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Do I need landlord insurance?

There are some important differences between ordinary home insurance and the cover you need if you plan to rent out your house or flat. We look at what landlord insurance can cover and when you might need it.

There are some important differences between ordinary home insurance and the cover you need if you plan to rent out your house or flat. We look at what landlord insurance can cover and when you might need it.

Written by
Anna McEntee
Home, pet and travel insurance expert
9 MAY 2022
3 min read
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Is landlord insurance a legal requirement? 

Landlord insurance, sometimes called buy-to-let insurance, isn’t a legal requirement, but it’s a good idea to have it if you’re renting out a property. That’s because standard home insurance won’t cover you for some of the risks involved in letting your property to tenants.

Having landlord insurance could also be a condition of your buy to let mortgage.

If you have standard home insurance and you’re thinking of renting out your property, you’ll need to let your insurance provider know. If you don’t, you could invalidate your policy.

When do I need landlord insurance? 

You’ll need landlord insurance if you own a house or flat that you’re renting to someone else. You may also need it if you rent out a self-contained part of the property you live in.

What types of landlord insurance are there? 

Landlord buildings insurance 

You’ll need buildings insurance if you own the building you’re renting out. It covers you if the structure of the building, or its fixtures and fittings, are damaged or destroyed by: 

  • Fire
  • Flood
  • Storm
  • Vandalism 

If the property you’re renting out is in a block of flats and you’re a leaseholder, the freeholder should have buildings insurance, but check that this is the case and that you have all the cover you need. You’ll also need to check your lease for any restrictions on letting your property.

Landlord contents insurance 

If you let your property furnished or part-furnished you may want to get contents insurance that covers white goods, carpets, curtains and electrical equipment, in case they’re damaged or stolen.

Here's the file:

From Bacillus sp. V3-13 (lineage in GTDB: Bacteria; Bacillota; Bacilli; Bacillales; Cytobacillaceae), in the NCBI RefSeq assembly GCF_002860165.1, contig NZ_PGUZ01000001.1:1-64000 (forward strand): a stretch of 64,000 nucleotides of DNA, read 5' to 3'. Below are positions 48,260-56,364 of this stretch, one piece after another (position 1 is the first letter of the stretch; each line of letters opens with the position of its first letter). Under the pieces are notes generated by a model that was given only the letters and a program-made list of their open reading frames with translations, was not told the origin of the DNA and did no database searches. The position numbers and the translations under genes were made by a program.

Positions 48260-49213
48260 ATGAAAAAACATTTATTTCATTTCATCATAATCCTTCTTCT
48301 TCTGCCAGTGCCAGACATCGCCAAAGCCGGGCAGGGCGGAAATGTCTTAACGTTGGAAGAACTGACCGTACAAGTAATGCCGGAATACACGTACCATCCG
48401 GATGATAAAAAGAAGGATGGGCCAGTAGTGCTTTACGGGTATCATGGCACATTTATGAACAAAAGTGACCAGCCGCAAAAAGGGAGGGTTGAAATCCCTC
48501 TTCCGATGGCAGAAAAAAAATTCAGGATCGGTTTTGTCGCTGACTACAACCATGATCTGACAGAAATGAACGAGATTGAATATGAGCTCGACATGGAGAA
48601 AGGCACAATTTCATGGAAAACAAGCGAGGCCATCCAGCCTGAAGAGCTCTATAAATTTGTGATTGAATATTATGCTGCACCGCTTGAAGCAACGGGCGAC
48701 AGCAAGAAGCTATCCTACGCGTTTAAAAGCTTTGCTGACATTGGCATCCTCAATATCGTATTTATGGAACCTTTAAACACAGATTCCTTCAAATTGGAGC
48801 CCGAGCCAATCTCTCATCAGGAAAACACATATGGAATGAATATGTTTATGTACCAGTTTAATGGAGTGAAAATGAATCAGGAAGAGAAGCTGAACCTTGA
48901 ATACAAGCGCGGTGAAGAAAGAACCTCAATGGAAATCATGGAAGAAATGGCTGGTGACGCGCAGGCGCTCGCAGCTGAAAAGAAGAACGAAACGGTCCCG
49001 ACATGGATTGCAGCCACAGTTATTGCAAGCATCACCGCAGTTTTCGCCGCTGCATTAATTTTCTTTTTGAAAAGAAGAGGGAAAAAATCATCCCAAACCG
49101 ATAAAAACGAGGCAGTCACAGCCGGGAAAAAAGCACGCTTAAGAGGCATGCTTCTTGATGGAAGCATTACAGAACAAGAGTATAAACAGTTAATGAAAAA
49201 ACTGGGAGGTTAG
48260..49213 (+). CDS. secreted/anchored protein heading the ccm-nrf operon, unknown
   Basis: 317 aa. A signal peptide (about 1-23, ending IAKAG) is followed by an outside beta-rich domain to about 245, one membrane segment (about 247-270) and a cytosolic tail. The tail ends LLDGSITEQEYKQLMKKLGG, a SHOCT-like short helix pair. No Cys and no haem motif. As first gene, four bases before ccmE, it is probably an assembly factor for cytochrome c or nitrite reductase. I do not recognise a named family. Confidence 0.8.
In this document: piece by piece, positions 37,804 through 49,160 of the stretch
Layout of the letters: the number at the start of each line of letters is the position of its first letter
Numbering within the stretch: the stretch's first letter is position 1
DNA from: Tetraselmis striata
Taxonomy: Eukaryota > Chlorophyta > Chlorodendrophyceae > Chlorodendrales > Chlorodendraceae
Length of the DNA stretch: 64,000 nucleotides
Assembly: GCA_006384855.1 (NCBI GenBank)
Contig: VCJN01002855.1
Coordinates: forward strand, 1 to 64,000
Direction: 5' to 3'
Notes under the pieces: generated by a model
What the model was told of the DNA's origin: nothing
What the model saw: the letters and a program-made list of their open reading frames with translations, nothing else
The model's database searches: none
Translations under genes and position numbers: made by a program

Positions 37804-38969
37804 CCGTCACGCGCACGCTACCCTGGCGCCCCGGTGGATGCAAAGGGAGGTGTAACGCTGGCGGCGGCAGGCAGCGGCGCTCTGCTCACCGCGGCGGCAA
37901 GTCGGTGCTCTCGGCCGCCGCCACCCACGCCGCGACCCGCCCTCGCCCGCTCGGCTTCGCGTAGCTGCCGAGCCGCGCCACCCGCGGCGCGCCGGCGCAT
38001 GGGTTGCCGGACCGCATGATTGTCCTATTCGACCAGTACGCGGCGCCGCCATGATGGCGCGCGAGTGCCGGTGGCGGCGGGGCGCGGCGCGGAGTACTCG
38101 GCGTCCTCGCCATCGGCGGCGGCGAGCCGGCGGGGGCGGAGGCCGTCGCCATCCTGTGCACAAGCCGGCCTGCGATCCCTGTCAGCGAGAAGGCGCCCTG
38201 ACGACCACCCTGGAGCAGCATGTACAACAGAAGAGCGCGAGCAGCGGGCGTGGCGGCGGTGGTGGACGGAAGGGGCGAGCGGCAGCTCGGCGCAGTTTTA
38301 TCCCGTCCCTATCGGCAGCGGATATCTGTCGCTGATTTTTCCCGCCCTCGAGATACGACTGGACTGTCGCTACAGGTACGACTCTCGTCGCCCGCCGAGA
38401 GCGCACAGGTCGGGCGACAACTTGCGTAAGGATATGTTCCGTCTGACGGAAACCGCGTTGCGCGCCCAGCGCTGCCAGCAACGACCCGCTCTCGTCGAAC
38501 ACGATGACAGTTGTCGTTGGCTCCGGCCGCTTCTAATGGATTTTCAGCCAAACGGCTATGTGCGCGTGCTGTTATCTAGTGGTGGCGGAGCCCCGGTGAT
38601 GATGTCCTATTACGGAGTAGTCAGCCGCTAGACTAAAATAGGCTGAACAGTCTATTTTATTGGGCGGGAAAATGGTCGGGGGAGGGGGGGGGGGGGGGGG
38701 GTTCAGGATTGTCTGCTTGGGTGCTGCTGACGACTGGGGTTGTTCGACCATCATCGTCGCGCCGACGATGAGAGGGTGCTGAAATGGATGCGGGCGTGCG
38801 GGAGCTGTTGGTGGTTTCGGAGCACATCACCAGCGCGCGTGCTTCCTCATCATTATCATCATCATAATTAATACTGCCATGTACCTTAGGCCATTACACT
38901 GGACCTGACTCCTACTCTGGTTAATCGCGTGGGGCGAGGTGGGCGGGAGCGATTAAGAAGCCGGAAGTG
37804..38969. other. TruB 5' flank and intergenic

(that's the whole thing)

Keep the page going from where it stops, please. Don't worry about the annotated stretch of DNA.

Landlord liability insurance 

If one of your tenants or a visitor is injured because of something in your property – they trip over an electrical cable, for example – this type of insurance could cover you for any legal costs and compensation.

Is my tenant’s property covered by landlord insurance? 

No. Anything that belongs to your tenant falls outside the scope of your landlord insurance. If they want to protect their property, they’ll need to take out their own contents insurance.

Do I need landlord insurance if I’m living in the property? 

If you’re renting out a single room in your house to a lodger, you won’t need landlord insurance. But you’ll need to tell your home insurance provider that you have a lodger. They may add extra cover and/or extra exclusions to your policy and your premium may go up.

Do I need landlord insurance if my tenant is a member of my family? 

Yes. Even if you’re letting to a family member your liability is the same as if your tenant was a stranger. But you may decide you don’t need extras such as rent guarantee insurance or legal expenses cover.

What extra landlord insurance might I need? 

  • Landlord emergency cover – as a landlord, it’s up to you to make sure any repairs needed to your property are carried out promptly. Landlord home emergency can cover the costs of call-outs and repairs in an emergency, such as a broken boiler or a leaking roof.
  • Tenant default or rent guarantee insurance – can make sure you’re not out of pocket if your tenant can’t, or doesn’t, pay their rent.
  • Unoccupied property insurance for landlords – can protect you when you’re between tenants.

I’m renting out several properties. Can I save on landlord insurance? 

If you own more than two properties, multi-property or portfolio landlord insurance could be cheaper. But be careful if you’re renting out different types of properties, as one higher-risk property may affect the overall cost of your insurance. We don’t compare multi-property policies, but you can contact insurance providers directly if this is what you’re interested in.

What affects the price of landlord insurance? 

There are several factors that might affect the price you pay for your premium. These include: 

  • Tenant type – tenants in shared houses or those on benefits may be considered a higher risk
  • Location – properties in areas with a high crime rate or an increased risk of flooding will typically cost more to insure
  • Type of building – whether your property is listed or in a conservation area
  • Age of the building
  • Any previous claims. 

Be aware that while allowing pets may help you attract tenants, many landlord insurance policies won’t pay out for damage caused by them.

How can I keep landlord insurance premiums down? 

You could pay less for your landlord insurance if you: 

  • Only choose the cover you need – if you’re letting unfurnished, for example, you may not need contents insurance
  • Improve security with locks and alarms
  • Increase your excess – agreeing to pay a higher amount towards any claim will reduce your premium, but you need to make sure you’ll be able to afford it if you do need to claim
  • Reduce unoccupied periods, if possible
  • Make sure your rebuild value is accurate
  • Pay annually if you can, that way you won’t have to pay interest on monthly payments.

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Anna McEntee - Insurance expert

Anna’s all about delivering fantastic insurance products at a great price. Value is the most important thing for Anna, as she cuts through the jargon and finds what’s most important and worth your hard-earned money.

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